Words on Display
By Delia Latham
And every man that striveth for the mastery is temperate in all things. ~1 Corinthians 9:25
“Temperate,” according to Merriam-Webster: 1 : marked by moderation: as keeping or held within limits; not extreme or excessive.
Sometimes less is more.
Unlike many familiar phrases, this one is true almost every time. (I have to admit, I don’t think that way when I’m trying to stretch too few dollars to make ends meet. In that case, more would definitely be more.)
But we’re not talking about money, or beauty, or weight loss. We’re talking about writing, and with that topic in mind, less is more.
Write tight. Be succinct. Make it short and snappy.
I could think of a dozen more ways to say the same thing, but it would defeat my purpose.
Want to know why editors slap our wrists for using too many adjectives and adverbs? Because they clutter, without serving any real purpose. They are crutches, and depending on them keeps us from making the effort to write better, tighter, cleaner prose.
I once knew a woman who owned a houseful of expensive things. Beautiful china and crystal. Figurines, paintings, the best furniture – costly collectibles everywhere one looked. Curio cabinets and china closets lined the walls of her home, each of them literally packed with beautiful items.
Visitors saw nothing but clutter. The sheer volume of stuff overwhelmed them and destroyed the intended effect. A savvy displayer would have cleared off an entire shelf for one exquisite piece, knowing that a masterpiece shows best when it stands alone.
The same principle can be applied to writing. While adjectives and adverbs are useful when used sparingly, most of the time they are unnecessary excess. They turn our literary works of art into a meaningless jumble of words.
The beautiful, raven-haired princess strolled happily along the lush, green banks of a dancing, sun-dappled brook, enjoying the peaceful, pastoral view.
Beautiful imagery? Hardly! It’s pure excess. Why force a reader to weed through an over-abundance of description to find the core message?
Princess Rowena strolled beside the brook. Sunlight danced on the water, turning its surface into a thousand jewel-like prisms. A lush blanket of grass hugged her bare feet. For the first time since her escape from the palace, she smiled, soothed by the sound of the water as it bounced off boulders and splashed against smaller rocks. Peace at last.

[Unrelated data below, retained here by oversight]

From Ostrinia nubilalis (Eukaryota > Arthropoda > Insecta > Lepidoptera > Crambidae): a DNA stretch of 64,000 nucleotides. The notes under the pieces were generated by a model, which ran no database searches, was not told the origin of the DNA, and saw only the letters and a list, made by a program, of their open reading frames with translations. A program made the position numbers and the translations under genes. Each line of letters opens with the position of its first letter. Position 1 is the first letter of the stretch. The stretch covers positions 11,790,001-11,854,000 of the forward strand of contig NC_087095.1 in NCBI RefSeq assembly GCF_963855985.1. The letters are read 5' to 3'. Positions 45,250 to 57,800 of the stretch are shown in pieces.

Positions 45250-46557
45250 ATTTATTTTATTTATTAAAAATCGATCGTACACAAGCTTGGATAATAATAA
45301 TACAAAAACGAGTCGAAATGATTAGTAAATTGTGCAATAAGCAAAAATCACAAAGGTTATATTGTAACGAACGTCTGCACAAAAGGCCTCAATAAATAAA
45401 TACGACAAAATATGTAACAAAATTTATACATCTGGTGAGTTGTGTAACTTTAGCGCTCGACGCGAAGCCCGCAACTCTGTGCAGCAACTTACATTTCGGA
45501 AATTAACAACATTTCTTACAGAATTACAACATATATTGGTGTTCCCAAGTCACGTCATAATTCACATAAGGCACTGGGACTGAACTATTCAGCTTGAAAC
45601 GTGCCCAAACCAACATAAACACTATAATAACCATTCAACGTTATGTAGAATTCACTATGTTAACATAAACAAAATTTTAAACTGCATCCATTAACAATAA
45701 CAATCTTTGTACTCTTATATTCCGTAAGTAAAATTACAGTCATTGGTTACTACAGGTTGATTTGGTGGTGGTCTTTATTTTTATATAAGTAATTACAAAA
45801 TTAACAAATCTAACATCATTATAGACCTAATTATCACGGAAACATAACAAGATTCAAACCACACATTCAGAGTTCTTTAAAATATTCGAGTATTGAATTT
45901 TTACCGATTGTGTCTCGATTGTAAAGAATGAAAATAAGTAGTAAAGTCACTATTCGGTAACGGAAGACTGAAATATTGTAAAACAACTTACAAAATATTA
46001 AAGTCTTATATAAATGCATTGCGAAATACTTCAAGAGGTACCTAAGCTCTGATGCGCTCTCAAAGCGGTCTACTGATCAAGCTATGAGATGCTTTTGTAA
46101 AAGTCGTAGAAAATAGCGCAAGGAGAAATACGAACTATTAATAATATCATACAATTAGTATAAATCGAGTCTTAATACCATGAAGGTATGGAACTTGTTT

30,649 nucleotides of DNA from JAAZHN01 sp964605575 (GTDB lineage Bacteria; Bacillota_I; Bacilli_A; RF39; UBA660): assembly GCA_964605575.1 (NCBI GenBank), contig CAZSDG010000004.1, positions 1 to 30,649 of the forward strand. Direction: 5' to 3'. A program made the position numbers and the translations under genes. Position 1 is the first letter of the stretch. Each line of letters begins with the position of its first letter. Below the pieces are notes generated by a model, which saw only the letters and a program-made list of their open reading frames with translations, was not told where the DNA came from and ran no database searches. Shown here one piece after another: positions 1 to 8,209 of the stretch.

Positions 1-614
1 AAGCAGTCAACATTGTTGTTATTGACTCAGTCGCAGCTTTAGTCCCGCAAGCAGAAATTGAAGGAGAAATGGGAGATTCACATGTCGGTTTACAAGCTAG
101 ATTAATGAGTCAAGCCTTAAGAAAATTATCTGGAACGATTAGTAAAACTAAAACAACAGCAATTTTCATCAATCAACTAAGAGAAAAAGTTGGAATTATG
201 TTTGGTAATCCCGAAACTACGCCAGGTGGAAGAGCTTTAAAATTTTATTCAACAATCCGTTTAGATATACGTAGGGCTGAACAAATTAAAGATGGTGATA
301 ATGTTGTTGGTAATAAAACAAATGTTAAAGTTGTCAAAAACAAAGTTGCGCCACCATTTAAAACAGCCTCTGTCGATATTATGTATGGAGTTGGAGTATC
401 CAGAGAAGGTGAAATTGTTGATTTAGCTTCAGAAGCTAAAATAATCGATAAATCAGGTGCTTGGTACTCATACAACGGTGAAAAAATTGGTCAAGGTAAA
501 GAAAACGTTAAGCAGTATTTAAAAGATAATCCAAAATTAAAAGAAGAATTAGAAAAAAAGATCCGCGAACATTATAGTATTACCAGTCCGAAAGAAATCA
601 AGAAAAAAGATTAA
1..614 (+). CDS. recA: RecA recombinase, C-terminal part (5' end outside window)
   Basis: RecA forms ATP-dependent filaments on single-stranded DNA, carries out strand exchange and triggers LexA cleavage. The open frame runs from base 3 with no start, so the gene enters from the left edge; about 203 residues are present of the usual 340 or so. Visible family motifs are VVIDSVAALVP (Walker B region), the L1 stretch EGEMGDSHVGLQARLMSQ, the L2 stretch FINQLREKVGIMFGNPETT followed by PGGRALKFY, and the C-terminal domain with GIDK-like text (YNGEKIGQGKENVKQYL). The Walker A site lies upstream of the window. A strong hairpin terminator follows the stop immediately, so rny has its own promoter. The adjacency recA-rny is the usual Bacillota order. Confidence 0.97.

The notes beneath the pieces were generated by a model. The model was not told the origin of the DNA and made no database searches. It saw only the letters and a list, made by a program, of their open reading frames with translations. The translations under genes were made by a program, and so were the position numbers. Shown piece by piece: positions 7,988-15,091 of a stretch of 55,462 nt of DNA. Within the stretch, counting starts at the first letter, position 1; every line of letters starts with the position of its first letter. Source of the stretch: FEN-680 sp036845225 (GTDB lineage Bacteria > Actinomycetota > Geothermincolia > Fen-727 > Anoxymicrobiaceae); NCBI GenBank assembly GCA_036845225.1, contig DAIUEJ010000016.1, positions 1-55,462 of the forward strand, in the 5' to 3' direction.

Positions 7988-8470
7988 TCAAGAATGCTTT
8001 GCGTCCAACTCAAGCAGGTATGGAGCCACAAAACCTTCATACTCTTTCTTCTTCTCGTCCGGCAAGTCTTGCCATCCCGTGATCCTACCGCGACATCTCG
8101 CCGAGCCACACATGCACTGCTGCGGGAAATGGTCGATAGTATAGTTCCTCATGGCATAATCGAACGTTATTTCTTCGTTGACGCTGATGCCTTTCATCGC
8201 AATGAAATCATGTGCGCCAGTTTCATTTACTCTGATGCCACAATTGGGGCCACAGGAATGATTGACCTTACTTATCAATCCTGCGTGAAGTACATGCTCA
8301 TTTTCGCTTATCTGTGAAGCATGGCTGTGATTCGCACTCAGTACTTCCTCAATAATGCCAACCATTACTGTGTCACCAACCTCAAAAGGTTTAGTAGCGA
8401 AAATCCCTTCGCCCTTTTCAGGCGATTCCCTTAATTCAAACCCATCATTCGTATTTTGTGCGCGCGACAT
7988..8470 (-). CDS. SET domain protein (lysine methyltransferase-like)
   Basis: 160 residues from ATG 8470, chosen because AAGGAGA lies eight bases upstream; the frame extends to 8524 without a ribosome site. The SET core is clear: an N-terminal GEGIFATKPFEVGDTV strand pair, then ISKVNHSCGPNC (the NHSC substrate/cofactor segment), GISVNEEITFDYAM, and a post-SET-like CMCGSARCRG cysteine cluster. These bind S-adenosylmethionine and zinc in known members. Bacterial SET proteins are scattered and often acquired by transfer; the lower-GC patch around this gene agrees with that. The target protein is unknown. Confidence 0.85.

Example 1 uses nine descriptors in a single sentence. Example 2 uses less descriptors in five sentences. It doesn’t eliminate descriptive words, but it does make them count. Breaking up that original bulky sentence gives the reader’s eyes a rest, and her mind an opportunity to catch up.
Throwing aside the crutch of descriptive words also forces more action. Example 2 conveys the same meaning, but shows what’s happening instead of telling.
“I don’t like it,” Mikie said, wrinkling her freckled, turned-up nose as she pushed the plate of sticky pasta aside and fixed her big blue eyes across the small table, where flickering candlelight turned Carter’s normally handsome face into a shadowy monster’s mask.
1. Head hopping. Mikie can’t see her freckles, her nose, or her eyes, so their description should be left for another time and place – unless we’re in Carter’s POV. If so, then we have the same problem: Carter can’t see his own face (We’ll discuss POV another day.)
2. Run-on sentence. (Please. Give your reader a break!)
3. And, of course, our pet peeve of the day: overuse of descriptors.
Example 4 (Fix):
“I can’t eat this.” Mikie wrinkled her nose in disgust. “It’s sticky.”
Carter’s eyebrows rose in surprise – or was it irritation? That pasta had cost more than he earned in two hours. Mikie ignored the niggling guilt. Lost in the perfection of his face, she almost forgot to breathe.
Somewhere in the room, a door opened and shut. On the table between them, candlelight flickered and waned, then settled into a steady flame. As she watched, mesmerized, the play of light and shadow twisted her husband’s features into a demonic visage.
The above examples are simplistic to an extreme. Still, I hope they demonstrate the benefits of clearing the clutter.
As Christians, we “strive for the mastery.” (Read that, “shoot for perfection.” We may never attain it, but it should be our goal.) Attaining master level in any area requires moderation and temperance in all things.
Merriam-Webster describes “temperance” as: “keeping or held within limits; not extreme or excessive.”
With the clutter pared away, we might reveal a masterpiece.
Delia Latham lives in California with her husband and a spoiled Pomeranian. She writes inspirational romance and women’s fiction, and loves hearing from her readers.